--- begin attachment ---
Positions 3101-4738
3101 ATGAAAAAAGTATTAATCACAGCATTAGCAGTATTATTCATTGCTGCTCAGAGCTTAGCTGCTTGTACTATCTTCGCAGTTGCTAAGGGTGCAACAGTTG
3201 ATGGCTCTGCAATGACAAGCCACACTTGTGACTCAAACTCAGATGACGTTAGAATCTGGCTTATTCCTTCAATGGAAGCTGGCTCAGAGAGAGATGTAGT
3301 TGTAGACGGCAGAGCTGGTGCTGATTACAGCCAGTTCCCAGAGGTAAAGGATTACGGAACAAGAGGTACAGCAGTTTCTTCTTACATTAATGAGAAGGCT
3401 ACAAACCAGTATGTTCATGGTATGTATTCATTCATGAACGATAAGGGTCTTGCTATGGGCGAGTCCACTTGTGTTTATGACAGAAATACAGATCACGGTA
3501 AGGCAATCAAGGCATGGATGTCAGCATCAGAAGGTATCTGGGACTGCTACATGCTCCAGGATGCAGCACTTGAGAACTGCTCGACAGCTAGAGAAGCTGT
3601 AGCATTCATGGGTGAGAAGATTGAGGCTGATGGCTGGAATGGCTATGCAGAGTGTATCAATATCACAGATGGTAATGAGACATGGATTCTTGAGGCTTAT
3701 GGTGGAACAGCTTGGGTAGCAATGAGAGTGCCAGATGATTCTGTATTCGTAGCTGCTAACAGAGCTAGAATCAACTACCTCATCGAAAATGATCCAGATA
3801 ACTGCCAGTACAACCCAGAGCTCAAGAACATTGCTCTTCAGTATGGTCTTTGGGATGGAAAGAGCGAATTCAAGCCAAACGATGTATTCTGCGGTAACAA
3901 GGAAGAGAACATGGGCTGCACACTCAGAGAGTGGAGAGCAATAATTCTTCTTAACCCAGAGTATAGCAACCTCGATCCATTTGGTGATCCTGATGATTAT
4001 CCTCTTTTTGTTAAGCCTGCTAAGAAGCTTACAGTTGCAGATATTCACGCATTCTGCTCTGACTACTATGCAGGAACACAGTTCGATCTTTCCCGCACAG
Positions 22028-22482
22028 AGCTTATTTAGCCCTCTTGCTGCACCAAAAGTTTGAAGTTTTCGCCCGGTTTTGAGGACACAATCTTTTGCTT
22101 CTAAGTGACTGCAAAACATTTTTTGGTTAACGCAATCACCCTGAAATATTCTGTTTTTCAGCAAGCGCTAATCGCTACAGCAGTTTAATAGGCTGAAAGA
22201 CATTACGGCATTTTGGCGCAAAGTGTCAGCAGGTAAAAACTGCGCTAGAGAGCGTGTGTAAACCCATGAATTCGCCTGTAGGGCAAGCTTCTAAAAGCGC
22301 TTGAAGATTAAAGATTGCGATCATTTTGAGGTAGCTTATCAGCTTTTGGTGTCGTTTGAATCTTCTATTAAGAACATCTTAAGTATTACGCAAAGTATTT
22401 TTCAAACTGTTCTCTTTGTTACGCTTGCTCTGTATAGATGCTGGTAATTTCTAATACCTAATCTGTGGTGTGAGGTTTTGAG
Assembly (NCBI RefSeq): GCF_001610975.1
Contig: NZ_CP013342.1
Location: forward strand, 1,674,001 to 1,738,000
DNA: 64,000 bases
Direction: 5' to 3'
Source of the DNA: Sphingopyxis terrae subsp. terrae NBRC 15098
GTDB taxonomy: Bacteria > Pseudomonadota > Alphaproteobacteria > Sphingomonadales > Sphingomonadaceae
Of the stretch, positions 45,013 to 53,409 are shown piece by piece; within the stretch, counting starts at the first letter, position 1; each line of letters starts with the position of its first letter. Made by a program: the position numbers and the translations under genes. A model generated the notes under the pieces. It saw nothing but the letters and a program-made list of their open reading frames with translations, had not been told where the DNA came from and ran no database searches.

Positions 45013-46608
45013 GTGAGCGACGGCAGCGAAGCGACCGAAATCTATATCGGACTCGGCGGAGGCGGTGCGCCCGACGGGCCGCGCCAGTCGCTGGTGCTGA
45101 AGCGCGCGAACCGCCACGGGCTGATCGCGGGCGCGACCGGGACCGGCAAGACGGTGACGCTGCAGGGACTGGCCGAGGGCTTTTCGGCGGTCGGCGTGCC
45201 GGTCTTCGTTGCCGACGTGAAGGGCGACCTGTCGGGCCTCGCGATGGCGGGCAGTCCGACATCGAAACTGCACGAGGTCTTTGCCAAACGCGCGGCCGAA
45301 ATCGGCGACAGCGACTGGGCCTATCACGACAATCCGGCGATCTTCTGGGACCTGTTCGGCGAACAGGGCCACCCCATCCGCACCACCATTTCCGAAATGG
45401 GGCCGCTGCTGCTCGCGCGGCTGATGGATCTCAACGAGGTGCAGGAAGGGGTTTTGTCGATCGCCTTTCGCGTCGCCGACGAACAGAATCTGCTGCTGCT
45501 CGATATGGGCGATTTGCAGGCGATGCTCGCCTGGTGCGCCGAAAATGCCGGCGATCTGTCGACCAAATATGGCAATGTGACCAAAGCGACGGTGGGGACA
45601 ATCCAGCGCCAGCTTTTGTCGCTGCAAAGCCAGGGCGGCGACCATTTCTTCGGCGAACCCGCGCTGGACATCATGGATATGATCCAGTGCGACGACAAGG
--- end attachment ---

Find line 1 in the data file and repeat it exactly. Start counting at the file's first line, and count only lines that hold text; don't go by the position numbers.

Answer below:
Positions 3101-4738